Today at Special Olympics Alaska, Governor Mike Dunleavy singed Senate Bill 185 to repeal an antiquated statute which has allowed employers to pay Alaskans with a physical or mental disability subminimum wage. The bill, sponsored by Senate President Peter Micciche, ensures individuals who are impaired by disabilities, age, or injury, are not discriminated against in jobs where performance aligns with their counterparts. The bill signing ceremony was attended Senator Micciche and Sue Perles of Special Olympic Alaska.
“Alaskans with disabilities play a valuable role throughout our state. Competitive and unified employment provides individuals with a sense of pride, financial security, stable living conditions, access to better health management, and increased independence. By signing Senate Bill 185, we can show our fellow Alaskans with disabilities that we support them and will continue to advocate for them in the workplace and beyond,” said Governor Dunleavy. “I’d like to thank Sue Perles and her team at Special Olympics Alaska for welcoming us here today and for being involved in this process. The work you do in this community is immeasurable and really sets an outstanding example. I’d also like to thank Senator Micciche for his work on this bill, and those in the Legislature for supporting this effort. I am proud to sign SB 185 and ensure excellent opportunities for Alaskans with disabilities.”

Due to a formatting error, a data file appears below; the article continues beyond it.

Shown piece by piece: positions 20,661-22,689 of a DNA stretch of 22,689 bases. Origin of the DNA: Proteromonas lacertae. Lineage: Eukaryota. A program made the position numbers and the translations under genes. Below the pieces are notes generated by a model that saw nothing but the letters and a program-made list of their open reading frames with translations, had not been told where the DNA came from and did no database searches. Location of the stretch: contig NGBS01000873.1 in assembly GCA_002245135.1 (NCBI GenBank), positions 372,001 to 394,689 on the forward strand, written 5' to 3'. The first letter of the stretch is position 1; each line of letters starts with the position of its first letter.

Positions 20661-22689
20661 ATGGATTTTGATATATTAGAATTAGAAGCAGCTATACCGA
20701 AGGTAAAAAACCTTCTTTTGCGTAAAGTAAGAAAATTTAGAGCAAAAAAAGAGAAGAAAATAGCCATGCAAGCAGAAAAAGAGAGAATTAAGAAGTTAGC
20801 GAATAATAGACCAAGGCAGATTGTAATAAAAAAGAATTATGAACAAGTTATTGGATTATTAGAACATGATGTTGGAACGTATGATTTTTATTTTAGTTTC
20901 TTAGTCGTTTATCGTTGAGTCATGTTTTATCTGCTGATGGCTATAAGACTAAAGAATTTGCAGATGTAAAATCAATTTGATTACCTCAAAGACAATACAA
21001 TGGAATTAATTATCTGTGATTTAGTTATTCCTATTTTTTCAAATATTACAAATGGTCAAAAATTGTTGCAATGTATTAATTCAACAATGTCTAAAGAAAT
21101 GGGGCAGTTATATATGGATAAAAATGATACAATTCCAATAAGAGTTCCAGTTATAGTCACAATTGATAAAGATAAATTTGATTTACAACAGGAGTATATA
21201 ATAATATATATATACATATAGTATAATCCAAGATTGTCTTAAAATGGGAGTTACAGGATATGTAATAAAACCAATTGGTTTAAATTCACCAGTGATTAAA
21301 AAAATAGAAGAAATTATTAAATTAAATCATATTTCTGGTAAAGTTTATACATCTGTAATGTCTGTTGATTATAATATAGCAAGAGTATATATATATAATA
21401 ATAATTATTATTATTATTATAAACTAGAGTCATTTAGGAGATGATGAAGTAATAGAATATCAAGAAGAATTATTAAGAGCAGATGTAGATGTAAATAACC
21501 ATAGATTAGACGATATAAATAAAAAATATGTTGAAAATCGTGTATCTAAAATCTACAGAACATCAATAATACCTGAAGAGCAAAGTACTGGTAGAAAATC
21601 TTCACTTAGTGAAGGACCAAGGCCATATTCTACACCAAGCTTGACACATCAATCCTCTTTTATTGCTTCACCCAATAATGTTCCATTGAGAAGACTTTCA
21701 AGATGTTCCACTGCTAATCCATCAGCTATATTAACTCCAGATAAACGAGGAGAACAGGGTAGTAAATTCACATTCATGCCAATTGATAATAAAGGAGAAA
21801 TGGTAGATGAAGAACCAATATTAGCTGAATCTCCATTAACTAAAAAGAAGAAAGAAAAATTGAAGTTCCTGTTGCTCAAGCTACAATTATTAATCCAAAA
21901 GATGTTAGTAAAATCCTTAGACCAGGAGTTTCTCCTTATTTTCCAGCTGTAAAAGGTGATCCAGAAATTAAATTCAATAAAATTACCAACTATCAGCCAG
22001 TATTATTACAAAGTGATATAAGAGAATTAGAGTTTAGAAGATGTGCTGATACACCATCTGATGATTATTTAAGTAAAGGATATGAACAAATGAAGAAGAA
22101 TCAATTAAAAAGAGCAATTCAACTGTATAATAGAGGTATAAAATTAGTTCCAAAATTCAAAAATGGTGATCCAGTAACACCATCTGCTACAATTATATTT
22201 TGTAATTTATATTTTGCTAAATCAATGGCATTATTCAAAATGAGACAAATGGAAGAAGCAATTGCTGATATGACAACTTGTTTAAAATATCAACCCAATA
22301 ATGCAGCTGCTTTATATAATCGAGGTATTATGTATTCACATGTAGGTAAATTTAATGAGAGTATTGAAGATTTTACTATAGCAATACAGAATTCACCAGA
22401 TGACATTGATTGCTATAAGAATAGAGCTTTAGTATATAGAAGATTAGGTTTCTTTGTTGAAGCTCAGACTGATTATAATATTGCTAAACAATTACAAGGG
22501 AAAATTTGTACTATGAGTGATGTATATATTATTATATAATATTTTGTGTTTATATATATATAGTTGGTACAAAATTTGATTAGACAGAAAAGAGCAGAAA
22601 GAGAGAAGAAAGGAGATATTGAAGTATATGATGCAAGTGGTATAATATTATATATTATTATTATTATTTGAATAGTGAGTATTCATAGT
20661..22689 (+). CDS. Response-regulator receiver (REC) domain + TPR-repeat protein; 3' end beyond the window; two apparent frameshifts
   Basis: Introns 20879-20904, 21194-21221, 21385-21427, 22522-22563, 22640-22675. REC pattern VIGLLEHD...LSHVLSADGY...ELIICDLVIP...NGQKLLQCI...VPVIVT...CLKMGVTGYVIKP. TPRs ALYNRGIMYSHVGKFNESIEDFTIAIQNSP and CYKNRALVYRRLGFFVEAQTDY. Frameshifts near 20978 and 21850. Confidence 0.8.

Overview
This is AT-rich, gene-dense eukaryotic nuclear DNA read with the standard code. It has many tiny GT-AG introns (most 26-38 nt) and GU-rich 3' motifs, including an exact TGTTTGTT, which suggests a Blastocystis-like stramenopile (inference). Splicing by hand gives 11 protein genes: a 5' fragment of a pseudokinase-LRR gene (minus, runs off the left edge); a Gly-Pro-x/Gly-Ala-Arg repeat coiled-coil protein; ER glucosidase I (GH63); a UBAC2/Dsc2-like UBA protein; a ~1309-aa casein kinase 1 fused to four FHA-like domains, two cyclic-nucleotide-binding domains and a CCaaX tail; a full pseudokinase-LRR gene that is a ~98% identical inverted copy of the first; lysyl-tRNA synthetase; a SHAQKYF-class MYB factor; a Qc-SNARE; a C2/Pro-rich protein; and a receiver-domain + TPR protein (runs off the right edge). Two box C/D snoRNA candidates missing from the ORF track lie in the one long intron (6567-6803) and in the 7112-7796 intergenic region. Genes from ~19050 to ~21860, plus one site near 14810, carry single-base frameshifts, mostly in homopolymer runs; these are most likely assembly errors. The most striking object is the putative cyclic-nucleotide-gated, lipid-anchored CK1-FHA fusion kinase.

In 2018, the State of Alaska repealed 8 AAC 15.120, a regulation which permitted employers to hire individuals for subminimum wage. Senate Bill 185 repeals AS 23.10.070, the statute that allowed for the regulation, ensuring no Alaskan with disability will get paid less than their worth.
“Many Alaskans with disabilities are actively and productively employed in workplaces throughout Alaska,” said Senator Peter Micciche. “They are not second-class citizens, or ‘bargain employees.’ It is unfair for people to be discriminated against where their performance is most often equal or superior to their counterparts not experiencing a disability. It is demeaning to judge a person on the basis of their disability by paying them a salary that is less than they are worth. As Alaskans, we are better than that. Senate Bill 185 is a way for us to acknowledge the value of all Alaskans in the workplace and ensure that people are paid fairly for their knowledge and job performance.”
“Special Olympics Alaska is proud to host the signing of SB 185. This bill ensures that individuals with disabilities, including our Special Olympics athletes with intellectual disabilities, will be paid at least minimum wage,” said Sue Perles, CEO of Special Olympics Alaska. “They are worth every penny and so much more!”
Senate Bill 185 also includes a narrowly defined exemption for nonprofit resident camps that provide staff with room and board, professional development and training, which must first be approved by the Alaska Department of Labor and Workforce Development commissioner. The added language allows for camps to have a predictable and consistent process for budgeting and planning for staff wages. This protection ensures that various camps for Alaskan youth may continue operations while paying staff within the national norms for resident camps across the country.